What one piece of advice would you share with others who are afraid of jumping out of their comfort zone? The reality is, it will probably be uncomfortable for a while. You’ll doubt yourself. You may cry in the bath. (Okay, maybe that was just me.) But if that voice in your head just won’t go away; if it keeps whispering louder and louder that you need to go for this; that you’ll never feel complete or fulfilled if you don’t … Then ask yourself one simple question: Do you trust that voice? If the answer is yes, there’s probably only one thing to do: jump.
Bernice Barrington’s debut novel, Sisters and Lies, is published by Penguin Ireland on March 24.
Agata Stoinska, photographer and owner of D-Light Studios
The one decision you made that changed your life forever? A few years ago, I was looking for a larger studio space. I found a derelict warehouse in Dublin, got an investor on board, opened a company and began renovating. That was mid 2008. I don’t need to remind anyone what happened in the next few months … The investor left me in the middle of a building site with a one-line text saying he’d changed his mind! I had already put all of my savings into the project and had no experience of running a company. Overnight, I had to make a decision. I stuck to my original plan and thanks to that decision, built D-Light. It was one of the most difficult, exhausting and exciting times of my life.
Do you ever think back at how your life would be different had you not taken the plunge? Never! Thinking about what could have happened if I made different decisions makes no sense. I believe every decision you make is the right decision at that time, regardless of whether it leads to success or failure, once you learn something from it.
How have you managed to cope with fears or doubts along the way? Any time I feel a sense of fear about something, I know that’s a signal that I have something to work on – it’s a chance to improve. I aim to stand face to face with my fears and suck their power out of them to make myself stronger.
What one piece of advice would you share with others who are afraid of change? Any decision is better than indecision. If you stay in the same place because you are afraid of making a choice or taking action, then you are wasting your energy and your time. Nothing is final or definitive – if you look at your life this way, then you can always change your mind and change the direction you’re going in. The most important things are to keep moving, developing, discovering and learning. Keep your mind and heart open, and don’t treat life so seriously; have some fun, do your best, and don’t worry what other people may think. Every change is good so long as it leads you to some new opportunities. Everyone knows that it’s not the destination, but the road that is the most exciting.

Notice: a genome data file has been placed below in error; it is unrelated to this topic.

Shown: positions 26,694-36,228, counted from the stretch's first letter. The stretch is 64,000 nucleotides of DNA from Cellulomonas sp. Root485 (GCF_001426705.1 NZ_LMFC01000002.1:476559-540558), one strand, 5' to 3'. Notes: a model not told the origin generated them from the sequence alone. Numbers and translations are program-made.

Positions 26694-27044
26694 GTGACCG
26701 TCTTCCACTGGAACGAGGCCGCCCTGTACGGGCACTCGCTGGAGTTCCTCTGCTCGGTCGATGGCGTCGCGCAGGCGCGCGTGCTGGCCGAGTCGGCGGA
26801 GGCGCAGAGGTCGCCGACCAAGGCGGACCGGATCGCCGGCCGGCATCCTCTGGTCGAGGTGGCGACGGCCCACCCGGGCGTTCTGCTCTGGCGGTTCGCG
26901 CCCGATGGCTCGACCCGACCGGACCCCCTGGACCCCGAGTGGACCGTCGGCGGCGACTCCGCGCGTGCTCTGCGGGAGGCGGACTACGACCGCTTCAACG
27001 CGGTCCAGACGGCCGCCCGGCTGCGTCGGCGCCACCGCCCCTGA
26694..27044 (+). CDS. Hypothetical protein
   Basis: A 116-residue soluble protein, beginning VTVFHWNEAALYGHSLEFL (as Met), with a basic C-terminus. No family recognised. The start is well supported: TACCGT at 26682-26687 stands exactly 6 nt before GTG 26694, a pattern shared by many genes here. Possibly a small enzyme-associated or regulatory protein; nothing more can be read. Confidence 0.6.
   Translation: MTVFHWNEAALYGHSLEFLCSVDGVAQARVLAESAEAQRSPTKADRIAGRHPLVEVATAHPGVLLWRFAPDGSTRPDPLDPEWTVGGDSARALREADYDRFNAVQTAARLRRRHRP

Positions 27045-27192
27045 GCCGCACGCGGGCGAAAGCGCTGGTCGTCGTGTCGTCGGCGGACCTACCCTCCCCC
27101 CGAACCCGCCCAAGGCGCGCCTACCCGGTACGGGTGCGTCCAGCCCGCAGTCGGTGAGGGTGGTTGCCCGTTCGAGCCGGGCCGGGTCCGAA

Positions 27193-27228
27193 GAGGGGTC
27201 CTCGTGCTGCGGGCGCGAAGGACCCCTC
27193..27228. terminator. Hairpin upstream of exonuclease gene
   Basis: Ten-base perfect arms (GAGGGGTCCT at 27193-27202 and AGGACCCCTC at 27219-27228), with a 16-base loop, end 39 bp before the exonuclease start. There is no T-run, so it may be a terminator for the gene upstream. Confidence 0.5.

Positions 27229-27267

Mary Carty, co-founder, Outbox Incubator
The one decision you made that changed your life forever? My background is in the arts and education, working as a teacher and arts administrator. An opportunity arose to join a design and technology company, and I jumped at it. I became the CEO, working with international clients and running a multi-award-winning business. It was such a steep learning curve. Luckily, I thrived on it, and my curiosity and passion for the entrepreneurial space has grown ever since. Being able to synthesise all aspects of my experience – art, technology and business – has given me a unique insight. Mentoring and supporting others has also been a huge part of what I do, mostly because I understand how difficult it is to make a big leap. It’s incredibly rewarding to know I can take on a huge challenge and succeed, then help others to do the same. That one decision changed everything, and I haven’t looked back.
Do you ever think back at how your life would be different had you not taken the plunge? So many things I have done, people I’ve met, and projects I’ve initiated would never have happened. Many of the platforms I use every day didn’t exist ten years ago. My outlook on the world, the opportunity to work collaboratively and make change happen, has been influenced hugely from the experiences I’ve gained.